4. Increased catabolism: leads to decrease albumins like fever, antimetabolites, thyrotoxicosis, and certain malignancies.
  5. A gastrointestinal loss:
    • With the inflammatory disease of gastrointestinal tract (GIT).
    • Chronic protein-losing enteropathy.
  6. Increased blood volume (hypervolemia): leads to decrease albumin-like pregnancy, exogenous estrogen therapy, Myeloma and congestive heart failure.
  7. Serum level decreases in pregnant ladies.
  8. The person on a low protein diet.
  9. Severe Malnutrition
  10. Severe/chronic illness
  11. Albumin decreases:
    • After weight loss surgery.
    • Whipple disease.
    • Sprue.
    • Crohn’s disease.

Albumin in urine

The urine albumin test detects and measures the amount of albumin in the urine. The presence of a small amount of albumin in the urine may be an early indicator of kidney disease. A small amount of albumin in the urine is sometimes referred to as urine microalbumin or microalbuminuria. “Microalbuminuria” is slowly being replaced with the term “albuminuria,” which refers to any elevation of albumin in the urine.

The preferred urine specimen is a 24-hour collection, but a random urine collection is acceptable. Studies have shown that correcting albumin for creatinine excretion rates has similar discriminatory value with respect to diabetic renal involvement. The albumin:creatinine ratio (ACR) from a random urine specimen is also considered a valid screening tool 1). Several studies have addressed whether the specimen needs to be a fasting urine, an exercised urine, or an overnight urine specimen. These studies have shown that the first-morning urine specimen is less sensitive, but more specific.

Plasma, the liquid portion of blood, contains many different proteins, including albumin. One of the many functions of the kidneys is to conserve plasma proteins so that they are not released along with waste products when urine is produced. There are two mechanisms that normally prevent protein from passing into urine:

  1. The glomeruli provide a barrier that keeps most large plasma proteins inside the blood vessels and
  2. The smaller proteins that do get through are almost entirely reabsorbed by the tubules.

Protein in the urine (proteinuria) most often occurs when either the glomeruli or tubules in the kidney are damaged. Inflammation and/or scarring of the glomeruli can allow increasing amounts of protein to leak into the urine. Damage to the tubules can prevent protein from being reabsorbed.

Albumin is a plasma protein that is present in high concentrations in the blood, and when the kidneys are functioning properly, virtually no albumin is present in the urine. If a person’s kidneys become damaged or diseased, however, they begin to lose their ability to conserve albumin and other proteins. This is frequently seen in chronic diseases, such as diabetes and hypertension, with increasing amounts of protein in the urine reflecting increasing kidney dysfunction.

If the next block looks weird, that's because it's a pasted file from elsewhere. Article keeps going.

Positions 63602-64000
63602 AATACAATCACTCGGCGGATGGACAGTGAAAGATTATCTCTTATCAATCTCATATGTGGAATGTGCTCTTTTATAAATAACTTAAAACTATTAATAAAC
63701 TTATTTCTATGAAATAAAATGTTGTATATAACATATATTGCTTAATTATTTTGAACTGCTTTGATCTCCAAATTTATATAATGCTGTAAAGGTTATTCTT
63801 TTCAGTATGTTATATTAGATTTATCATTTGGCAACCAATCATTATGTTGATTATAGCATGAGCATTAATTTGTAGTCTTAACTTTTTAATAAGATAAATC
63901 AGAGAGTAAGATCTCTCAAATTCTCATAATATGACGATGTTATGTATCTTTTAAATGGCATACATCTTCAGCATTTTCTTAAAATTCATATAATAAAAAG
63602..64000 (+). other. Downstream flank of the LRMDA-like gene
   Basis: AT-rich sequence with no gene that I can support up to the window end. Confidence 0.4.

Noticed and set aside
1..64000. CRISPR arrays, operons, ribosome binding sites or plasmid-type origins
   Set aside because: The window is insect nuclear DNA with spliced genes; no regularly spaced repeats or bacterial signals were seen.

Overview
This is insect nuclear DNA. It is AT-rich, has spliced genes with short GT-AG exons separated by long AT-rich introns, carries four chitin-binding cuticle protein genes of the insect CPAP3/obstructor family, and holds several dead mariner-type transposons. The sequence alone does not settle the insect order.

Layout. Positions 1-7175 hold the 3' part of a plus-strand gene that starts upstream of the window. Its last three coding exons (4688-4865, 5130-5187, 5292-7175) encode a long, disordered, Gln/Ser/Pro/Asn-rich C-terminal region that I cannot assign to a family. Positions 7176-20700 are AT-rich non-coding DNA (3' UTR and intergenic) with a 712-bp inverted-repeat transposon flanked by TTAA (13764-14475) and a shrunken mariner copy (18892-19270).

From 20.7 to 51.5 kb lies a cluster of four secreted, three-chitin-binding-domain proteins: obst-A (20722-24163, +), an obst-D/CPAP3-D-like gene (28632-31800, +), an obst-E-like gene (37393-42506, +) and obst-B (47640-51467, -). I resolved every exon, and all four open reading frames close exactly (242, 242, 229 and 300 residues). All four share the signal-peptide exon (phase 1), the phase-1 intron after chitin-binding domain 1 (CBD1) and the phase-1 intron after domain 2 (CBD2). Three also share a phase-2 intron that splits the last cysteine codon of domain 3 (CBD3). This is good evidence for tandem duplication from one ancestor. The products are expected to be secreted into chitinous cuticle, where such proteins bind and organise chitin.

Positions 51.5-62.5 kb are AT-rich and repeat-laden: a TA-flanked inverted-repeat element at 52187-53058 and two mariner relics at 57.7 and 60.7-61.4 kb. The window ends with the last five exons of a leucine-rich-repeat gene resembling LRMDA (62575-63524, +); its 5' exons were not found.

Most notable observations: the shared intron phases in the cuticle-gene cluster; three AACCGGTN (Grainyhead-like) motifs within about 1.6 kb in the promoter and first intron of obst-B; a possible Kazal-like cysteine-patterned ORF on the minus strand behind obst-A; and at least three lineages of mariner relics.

Albumin is one of the first proteins to be detected in the urine with kidney damage. People who have consistently detectable small amounts of albumin in their urine (albuminuria) have an increased risk of developing progressive kidney failure and cardiovascular disease in the future.

A urine albumin test is used to screen for kidney disease in people with chronic conditions such as diabetes and high blood pressure. It can detect small amounts of albumin that escape from the blood through the kidneys into the urine several years before significant kidney damage becomes apparent. Most of the time, tests for albumin and creatinine are done on a urine sample collected randomly (not timed) and an albumin-to-creatinine ratio (ACR) is calculated. This is done to provide a more accurate indication of the how much albumin is being released into the urine.

Diabetic nephropathy is a complication of diabetes and is characterized by proteinuria (normal urinary albumin excretion is <30 mg/day; overt proteinuria is >300 mg/day). Before overt proteinuria develops, albumin excretion increases in those diabetic patients who are destined to develop diabetic nephropathy. Therapeutic maneuvers (e.g, aggressive blood pressure maintenance, particularly with angiotensin-converting enzyme inhibitors; aggressive blood sugar control; and possibly decreased protein intake) can significantly delay, or possibly prevent, development of nephropathy. Thus, there is a need to identify small, but abnormal, increases in the excretion of urinary albumin (in the range of 30-300 mg/day, i.e, microalbuminuria).

The National Kidney Foundation guidelines for the management of patients with diabetes and microalbuminuria recommend that all type 1 diabetic patients older than 12 years and all type 2 diabetic patients younger than 70 years have their urine tested for microalbuminuria yearly when they are under stable glucose control 2).

Studies also have shown that microalbuminuria is a marker of generalized vascular disease and is associated with stroke and heart disease.

When is urine albumin test ordered?

According to the American Diabetes Association and National Kidney Foundation, everyone with type 1 diabetes should get tested annually, starting 5 years after onset of the disease, and all those with type 2 diabetes should get tested annually, starting at the time of diagnosis. If albumin in the urine (albuminuria) is detected, it should be confirmed by retesting twice within a 3-6 month period. People with hypertension may be tested at regular intervals, with the frequency determined by their healthcare provider.

How is urine albumin test used?

The urine albumin test or albumin/creatinine ratio (ACR) is used to screen people with chronic conditions, such as diabetes and high blood pressure (hypertension) that put them at an increased risk of developing kidney disease. Studies have shown that identifying individuals in the very early stages of kidney disease helps people and healthcare providers adjust treatment. Controlling diabetes and hypertension by maintaining tight glycemic control and reducing blood pressure delay or prevent the progression of kidney disease.